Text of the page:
The Practice Notebook of a Psychotherapy Trainee: Why is Psychotherapy Effective?

I froze like “a deer caught in the headlights.” My clinical supervisor repeated the question: “What would be a contraindication for this medication?” A reasonable question from a clinical supervisor for a senior medical student! Only ten minutes earlier, I had reviewed the indication and contraindications of this particular medication. But when I was put on the spot, overwhelmed with near panic, nothing came to my mind! This does not happen too often anymore thanks to my personal application of  cognitive behaviour therapy (CBT), which has helped me to overcome some of my performance anxiety. Now, in my clinical practice as a resident physician in psychiatry, I regularly prescribe medication and refer patients to psychotherapists for anxiety and depression. Quite often,  psychotherapy is prescribed as a stand-alone treatment without concurrent medication.  


In this series of blogs, I am attempting to answer the questions of a novice trainee in psychotherapy. Previously I answered the question: For whom is CBT most effective? In this entry, I will answer the question:

Why is psychotherapy effective?

Dr. Timothy Strauman and his colleagues from the Department of Psychology and Neuroscience at Duke University published an overview of the theoretical framework informing research done to answer the question of why psychotherapy works (read it here). According to the authors, it is possible to examine this question in two complementary ways: the older way of behaviour sciences and the newer way of neurosciences.

Scientists from the behavioural sciences would propose that the effectiveness of psychotherapy (regardless of modality) may rely upon:

  1. The quality of the therapeutic relationship between therapist and patient or client
  2. The shared understanding of the cause(s) of distress for the patient or client
  3. The collaborative commitment to improve the patient or client’s function
  4. Teaching and learning of emotional, behavioural, interpersonal regulation strategies
  5. Improvement of self-awareness and self-understanding (insight)

Scientists from the neurosciences would propose that the effectiveness of psychotherapy may rely upon:

  1. Strengthening of regulatory activities by brain centres responsible for executive control (i.e. the prefrontal cortex)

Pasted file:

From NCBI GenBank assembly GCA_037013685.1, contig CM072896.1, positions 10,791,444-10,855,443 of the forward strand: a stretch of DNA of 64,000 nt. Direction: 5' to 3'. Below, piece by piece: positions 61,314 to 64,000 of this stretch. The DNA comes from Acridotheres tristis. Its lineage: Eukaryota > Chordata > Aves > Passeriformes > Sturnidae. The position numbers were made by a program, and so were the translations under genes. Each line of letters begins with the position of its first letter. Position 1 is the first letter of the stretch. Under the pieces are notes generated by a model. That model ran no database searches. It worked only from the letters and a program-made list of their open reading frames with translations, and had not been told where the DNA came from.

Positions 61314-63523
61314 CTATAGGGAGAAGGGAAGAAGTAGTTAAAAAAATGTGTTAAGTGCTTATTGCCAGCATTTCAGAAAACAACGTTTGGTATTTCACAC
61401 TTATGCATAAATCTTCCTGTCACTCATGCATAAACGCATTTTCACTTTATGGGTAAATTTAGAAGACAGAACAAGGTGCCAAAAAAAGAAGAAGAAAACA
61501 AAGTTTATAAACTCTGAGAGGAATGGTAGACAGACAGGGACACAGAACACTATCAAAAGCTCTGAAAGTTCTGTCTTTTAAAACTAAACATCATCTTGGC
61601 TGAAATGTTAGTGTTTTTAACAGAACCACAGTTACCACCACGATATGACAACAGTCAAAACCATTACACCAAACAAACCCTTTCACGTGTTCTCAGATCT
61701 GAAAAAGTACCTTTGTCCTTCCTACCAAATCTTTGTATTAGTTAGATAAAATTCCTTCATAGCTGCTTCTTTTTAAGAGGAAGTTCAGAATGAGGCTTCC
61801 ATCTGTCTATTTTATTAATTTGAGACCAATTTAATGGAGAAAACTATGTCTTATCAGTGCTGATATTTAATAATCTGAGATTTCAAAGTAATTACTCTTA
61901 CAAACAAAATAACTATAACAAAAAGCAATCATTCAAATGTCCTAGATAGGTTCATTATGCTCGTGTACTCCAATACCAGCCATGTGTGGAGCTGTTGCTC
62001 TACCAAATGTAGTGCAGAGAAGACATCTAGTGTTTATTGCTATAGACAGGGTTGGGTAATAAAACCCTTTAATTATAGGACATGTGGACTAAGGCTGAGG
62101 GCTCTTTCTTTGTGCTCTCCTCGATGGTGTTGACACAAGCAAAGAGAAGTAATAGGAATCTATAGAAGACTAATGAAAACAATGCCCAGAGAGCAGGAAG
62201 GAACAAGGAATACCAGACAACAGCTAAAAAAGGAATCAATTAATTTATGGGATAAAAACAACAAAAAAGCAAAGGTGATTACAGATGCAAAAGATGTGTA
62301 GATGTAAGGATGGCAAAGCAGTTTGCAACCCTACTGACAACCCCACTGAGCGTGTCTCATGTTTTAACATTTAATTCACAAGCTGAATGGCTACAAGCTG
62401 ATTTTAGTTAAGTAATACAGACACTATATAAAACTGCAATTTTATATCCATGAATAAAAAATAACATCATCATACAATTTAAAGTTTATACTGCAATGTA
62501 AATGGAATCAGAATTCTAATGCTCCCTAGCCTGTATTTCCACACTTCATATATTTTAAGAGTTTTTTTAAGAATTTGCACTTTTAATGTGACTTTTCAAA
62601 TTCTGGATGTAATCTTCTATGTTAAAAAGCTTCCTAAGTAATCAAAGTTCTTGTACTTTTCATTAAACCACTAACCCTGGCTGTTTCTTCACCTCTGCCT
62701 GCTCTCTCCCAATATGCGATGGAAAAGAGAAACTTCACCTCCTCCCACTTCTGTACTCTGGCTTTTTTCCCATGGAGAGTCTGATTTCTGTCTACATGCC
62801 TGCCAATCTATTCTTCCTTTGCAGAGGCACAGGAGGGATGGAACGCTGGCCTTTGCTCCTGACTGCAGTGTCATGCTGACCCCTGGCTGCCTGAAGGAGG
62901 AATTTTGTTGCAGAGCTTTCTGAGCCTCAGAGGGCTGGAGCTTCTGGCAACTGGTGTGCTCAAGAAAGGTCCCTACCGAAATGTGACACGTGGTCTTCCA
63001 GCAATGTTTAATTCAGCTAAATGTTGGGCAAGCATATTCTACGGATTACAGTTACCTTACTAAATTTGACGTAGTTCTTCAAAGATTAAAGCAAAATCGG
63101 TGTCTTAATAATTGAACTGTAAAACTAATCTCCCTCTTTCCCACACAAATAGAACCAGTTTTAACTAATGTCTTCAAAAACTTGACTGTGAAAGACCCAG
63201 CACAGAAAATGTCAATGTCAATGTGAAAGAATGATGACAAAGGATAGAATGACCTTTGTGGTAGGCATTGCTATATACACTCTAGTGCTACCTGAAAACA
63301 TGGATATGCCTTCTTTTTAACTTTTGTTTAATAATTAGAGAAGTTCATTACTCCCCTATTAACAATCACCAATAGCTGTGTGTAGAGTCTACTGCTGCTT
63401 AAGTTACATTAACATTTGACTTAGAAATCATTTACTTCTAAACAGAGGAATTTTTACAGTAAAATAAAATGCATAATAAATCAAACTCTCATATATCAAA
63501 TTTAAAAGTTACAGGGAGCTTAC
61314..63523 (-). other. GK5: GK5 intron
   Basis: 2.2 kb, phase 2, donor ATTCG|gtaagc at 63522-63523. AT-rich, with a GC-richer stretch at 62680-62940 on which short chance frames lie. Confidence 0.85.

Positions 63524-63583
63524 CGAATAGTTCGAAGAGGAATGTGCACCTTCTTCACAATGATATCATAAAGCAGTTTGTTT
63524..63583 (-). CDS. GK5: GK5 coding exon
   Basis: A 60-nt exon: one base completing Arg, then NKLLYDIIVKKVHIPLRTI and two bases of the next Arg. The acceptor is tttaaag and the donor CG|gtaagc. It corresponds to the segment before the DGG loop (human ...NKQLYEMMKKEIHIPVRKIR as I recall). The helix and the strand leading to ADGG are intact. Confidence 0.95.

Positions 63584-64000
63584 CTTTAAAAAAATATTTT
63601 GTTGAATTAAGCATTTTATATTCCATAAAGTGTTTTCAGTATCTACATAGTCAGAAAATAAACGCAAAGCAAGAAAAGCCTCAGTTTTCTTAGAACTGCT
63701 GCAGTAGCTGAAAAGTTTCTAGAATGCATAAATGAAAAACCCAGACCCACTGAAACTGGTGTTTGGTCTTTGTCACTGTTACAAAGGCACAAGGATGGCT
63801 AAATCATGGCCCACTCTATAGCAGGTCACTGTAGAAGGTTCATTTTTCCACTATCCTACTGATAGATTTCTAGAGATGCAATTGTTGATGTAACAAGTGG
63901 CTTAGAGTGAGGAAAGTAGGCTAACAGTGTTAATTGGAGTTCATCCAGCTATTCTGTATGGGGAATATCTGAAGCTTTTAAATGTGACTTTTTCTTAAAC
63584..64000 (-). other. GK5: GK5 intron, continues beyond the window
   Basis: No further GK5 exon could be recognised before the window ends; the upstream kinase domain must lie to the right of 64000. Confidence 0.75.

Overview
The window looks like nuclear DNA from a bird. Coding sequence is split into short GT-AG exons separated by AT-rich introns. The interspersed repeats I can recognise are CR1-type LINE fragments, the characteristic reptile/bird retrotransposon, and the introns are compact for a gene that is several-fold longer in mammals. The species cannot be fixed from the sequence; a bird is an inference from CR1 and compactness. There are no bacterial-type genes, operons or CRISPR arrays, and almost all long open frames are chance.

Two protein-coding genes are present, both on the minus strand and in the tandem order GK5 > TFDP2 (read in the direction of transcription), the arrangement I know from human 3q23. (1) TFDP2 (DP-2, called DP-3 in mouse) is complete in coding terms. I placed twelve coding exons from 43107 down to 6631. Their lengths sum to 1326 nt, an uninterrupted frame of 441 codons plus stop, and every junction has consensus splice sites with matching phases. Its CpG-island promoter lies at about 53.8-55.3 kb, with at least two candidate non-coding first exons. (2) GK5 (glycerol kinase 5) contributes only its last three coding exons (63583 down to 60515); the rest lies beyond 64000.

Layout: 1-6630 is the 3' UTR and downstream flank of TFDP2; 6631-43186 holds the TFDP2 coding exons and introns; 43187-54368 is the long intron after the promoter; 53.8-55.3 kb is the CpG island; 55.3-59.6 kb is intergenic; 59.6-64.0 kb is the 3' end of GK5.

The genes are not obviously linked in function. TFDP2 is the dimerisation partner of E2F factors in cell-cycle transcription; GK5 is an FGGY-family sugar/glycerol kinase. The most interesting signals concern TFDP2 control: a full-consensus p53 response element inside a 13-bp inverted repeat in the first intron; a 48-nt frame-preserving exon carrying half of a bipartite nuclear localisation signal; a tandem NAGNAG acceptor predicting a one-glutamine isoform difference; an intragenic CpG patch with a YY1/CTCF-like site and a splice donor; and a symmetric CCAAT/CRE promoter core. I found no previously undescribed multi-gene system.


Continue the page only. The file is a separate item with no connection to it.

2. Attenuation of excessive activity in brain centres responsible for emotional processing and reactivity (i.e. the limbic region and amygdala)
  3. Brain circuitry yet-to-be elucidated are altered by “talk therapy” causing changes in thinking, feeling, and behaving.

Dr. Irene Messina and colleagues of the University of Padova were interested in testing the three proposals listed here. The authors completed a meta-analysis of 16 brain-imaging studies of brains of people who have been treated with psychotherapy for anxiety and depression (read it here). The authors were interested in identifying areas of the brain consistently changed after psychotherapy in 70 study participants in the resting state, and 65 study participants asked to do emotional-cognitive tasks while their brains were imaged. Most changes detected were inconsistent between studies due to varied methods. Significant consistencies were noted for psychotherapy-induced clusters of changes within the following examples of brain regions:

1. Relatively increased activity in the resting state:
a. Middle Temporal Gyrus
b. Inferior Temporal Gyrus

2. Relatively decreased activity in the resting state:
a. Superior Frontal Gyrus
b. Medial Frontal Gyrus
c. Inferior Parietal Lobule

(For a full list refer to Table 2 in the article here)

Most disappointingly, neither the limbic system nor the prefrontal cortex (more specifically the dorsolateral prefrontal cortex or DLPFC) was found to consistently change in activity after psychotherapy in enough samples to reach statistical significance. The authors believe that this was a limitation of the methods used in this meta-analysis rather than a true null result. The activity in the DLPFC and the limbic system are found to be modulated in multiple brain-imaging studies during both the resting state and emotional-cognitive tasks if each study were scrutinized independently.